There are also a number of dangling stories. For example, she teases us with the fact that in 2010 Felix Baumgartner was due to perform a freefall jump from space that, in part, would act as a test of whether it was possible to bail out of an ailing space capsule. As it happens the real story gets even stranger as the jump never happened because of a lawsuit from someone else claiming to own ‘certain rights to the project.’ I suppose the biggest dangling story is the ‘Will they, won’t they?’ for an expedition to Mars – that is certainly one that’s going to run and run.
Overall, then an often funny (particularly the footnotes – do read the footnotes), informative and entertaining venture into the experiences and minds of astronauts and those involved in the space industry. Just not a lot of popular science.

Paperback:  

Kindle:  
Using these links earns us commission at no cost to you
Review by Brian Clegg

Comments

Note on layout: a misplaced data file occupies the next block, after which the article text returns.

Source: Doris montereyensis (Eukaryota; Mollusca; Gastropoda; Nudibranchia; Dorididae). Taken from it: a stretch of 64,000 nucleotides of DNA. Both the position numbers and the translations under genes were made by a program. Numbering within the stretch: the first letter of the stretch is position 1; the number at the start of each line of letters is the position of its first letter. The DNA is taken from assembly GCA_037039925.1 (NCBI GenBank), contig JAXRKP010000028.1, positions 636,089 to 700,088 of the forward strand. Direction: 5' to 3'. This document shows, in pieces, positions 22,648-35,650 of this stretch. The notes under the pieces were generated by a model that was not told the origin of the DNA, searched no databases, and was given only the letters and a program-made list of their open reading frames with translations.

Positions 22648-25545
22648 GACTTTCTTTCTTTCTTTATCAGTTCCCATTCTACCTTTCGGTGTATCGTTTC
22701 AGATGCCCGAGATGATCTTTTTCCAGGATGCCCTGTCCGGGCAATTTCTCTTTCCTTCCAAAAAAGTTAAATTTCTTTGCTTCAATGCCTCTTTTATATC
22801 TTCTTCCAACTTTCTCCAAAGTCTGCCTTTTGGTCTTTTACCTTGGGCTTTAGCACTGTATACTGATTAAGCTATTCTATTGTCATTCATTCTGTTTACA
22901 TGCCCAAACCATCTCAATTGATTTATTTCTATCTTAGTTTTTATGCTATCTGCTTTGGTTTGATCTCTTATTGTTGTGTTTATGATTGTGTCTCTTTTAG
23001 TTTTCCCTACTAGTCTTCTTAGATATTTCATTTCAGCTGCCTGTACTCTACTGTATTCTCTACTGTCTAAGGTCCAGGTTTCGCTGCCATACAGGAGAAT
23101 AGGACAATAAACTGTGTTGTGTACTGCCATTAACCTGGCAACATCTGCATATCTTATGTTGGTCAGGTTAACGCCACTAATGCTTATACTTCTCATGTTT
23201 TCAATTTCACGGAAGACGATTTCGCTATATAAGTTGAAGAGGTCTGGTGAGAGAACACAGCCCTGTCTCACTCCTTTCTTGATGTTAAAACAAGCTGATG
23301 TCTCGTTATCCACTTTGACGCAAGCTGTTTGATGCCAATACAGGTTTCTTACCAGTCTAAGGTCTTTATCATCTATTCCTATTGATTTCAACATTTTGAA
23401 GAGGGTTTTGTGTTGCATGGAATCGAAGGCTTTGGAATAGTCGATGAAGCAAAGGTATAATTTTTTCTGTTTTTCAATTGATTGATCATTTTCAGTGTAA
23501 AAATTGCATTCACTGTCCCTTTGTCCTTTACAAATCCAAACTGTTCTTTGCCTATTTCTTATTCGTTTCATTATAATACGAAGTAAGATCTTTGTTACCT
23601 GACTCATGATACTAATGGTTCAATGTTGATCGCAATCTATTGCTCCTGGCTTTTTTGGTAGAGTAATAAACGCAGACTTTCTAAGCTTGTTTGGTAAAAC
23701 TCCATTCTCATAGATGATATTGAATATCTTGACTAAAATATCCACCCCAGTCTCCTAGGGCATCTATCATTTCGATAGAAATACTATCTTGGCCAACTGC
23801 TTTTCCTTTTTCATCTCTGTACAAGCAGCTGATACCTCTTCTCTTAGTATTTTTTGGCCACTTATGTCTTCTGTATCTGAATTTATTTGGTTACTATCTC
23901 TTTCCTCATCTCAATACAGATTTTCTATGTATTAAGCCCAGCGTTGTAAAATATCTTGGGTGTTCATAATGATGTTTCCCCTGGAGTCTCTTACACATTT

Popular posts from this blog

A (Very) Short History of Life on Earth - Henry Gee *****

In writing this book, Henry Gee had a lot to live up to. His earlier title  The Accidental Species was a superbly readable and fascinating description of the evolutionary process leading to Homo sapiens . It seemed hard to beat - but he has succeeded with what is inevitably going to be described as a tour-de-force. As is promised on the cover, we are taken through nearly 4.6 billion years of life on Earth (actually rather more, as I'll cover below). It's a mark of Gee's skill that what could have ended up feeling like an interminable list of different organisms comes across instead as something of a pager turner. This is helped by the structuring - within those promised twelve chapters everything is divided up into handy bite-sized chunks. And although there certainly are very many species mentioned as we pass through the years, rather than feeling overwhelming, Gee's friendly prose and careful timing made the approach come across as natural and organic.  There was a w

On the Fringe - Michael Gordin *****